Abortion has always been a controversial issue and will always be one. Whenever the political live wire of abortion is thrust into the political arena for any reason, it should be considered only on its own merits. Unrelated issues should never be dragged in.

Sadly, that is just what happened in Texas with the federally backed Women’s Health Program. When another issue, of health care for indigent women, became linked to abortion, Texas lost $35 million in federal funds.

The loss of the federal dollars threatened wellness examinations, cancer screenings and contraception for 130,000 economically challenged women in the state.

Now the state is in the process of establishing a Texas Women’s Health Program that will be state-funded.

One of the proposed rules would prevent participating physicians from providing “counseling concerning the use of abortion as a method of family planning.” Physician groups have objected, on the basis of its interference with patient-physician relations.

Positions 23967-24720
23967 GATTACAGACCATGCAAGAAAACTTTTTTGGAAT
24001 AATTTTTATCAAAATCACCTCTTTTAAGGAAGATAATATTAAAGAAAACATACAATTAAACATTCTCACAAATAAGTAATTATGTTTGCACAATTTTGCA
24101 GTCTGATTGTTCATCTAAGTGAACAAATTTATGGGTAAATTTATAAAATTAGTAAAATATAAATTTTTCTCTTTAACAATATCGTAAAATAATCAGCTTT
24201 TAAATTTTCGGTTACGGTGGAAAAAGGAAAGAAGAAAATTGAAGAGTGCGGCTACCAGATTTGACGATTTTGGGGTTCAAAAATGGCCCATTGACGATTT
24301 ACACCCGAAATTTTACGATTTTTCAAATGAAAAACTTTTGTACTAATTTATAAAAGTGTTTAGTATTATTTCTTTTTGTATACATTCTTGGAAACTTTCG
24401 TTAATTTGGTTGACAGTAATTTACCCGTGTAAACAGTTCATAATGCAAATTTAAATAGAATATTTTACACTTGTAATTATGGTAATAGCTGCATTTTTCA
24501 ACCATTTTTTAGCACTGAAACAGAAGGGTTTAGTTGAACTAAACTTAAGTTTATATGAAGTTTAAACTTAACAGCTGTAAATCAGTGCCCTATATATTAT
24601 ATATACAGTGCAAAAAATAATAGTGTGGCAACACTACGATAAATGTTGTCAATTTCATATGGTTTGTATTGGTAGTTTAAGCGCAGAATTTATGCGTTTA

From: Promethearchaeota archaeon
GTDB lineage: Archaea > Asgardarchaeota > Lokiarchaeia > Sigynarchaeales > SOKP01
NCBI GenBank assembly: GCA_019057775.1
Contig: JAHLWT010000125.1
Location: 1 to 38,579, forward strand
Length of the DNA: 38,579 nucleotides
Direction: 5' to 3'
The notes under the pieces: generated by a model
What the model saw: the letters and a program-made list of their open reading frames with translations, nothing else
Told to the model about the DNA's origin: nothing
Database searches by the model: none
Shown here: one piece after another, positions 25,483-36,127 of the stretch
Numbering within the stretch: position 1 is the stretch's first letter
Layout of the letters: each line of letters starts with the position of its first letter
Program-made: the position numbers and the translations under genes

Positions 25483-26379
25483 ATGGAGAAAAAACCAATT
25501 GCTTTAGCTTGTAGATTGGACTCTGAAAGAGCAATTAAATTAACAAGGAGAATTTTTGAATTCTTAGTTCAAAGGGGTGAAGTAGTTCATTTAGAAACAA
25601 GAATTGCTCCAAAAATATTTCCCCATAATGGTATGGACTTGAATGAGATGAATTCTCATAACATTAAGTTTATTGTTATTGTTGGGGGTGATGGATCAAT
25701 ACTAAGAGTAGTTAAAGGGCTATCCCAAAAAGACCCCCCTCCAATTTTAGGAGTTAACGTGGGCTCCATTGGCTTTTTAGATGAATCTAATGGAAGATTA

If wellness examinations and cancer screenings could have been separated legislatively from the contraception part of the Women’s Health Program, women who needed such services would still have access to them, with 90 percent of the costs covered by federal dollars.

As it is, health care for low-income women continues to be held hostage in a dispute that has little to do with screenings and examinations that could help keep them in good health.

— Lubbock (Texas) Avalanche-Journal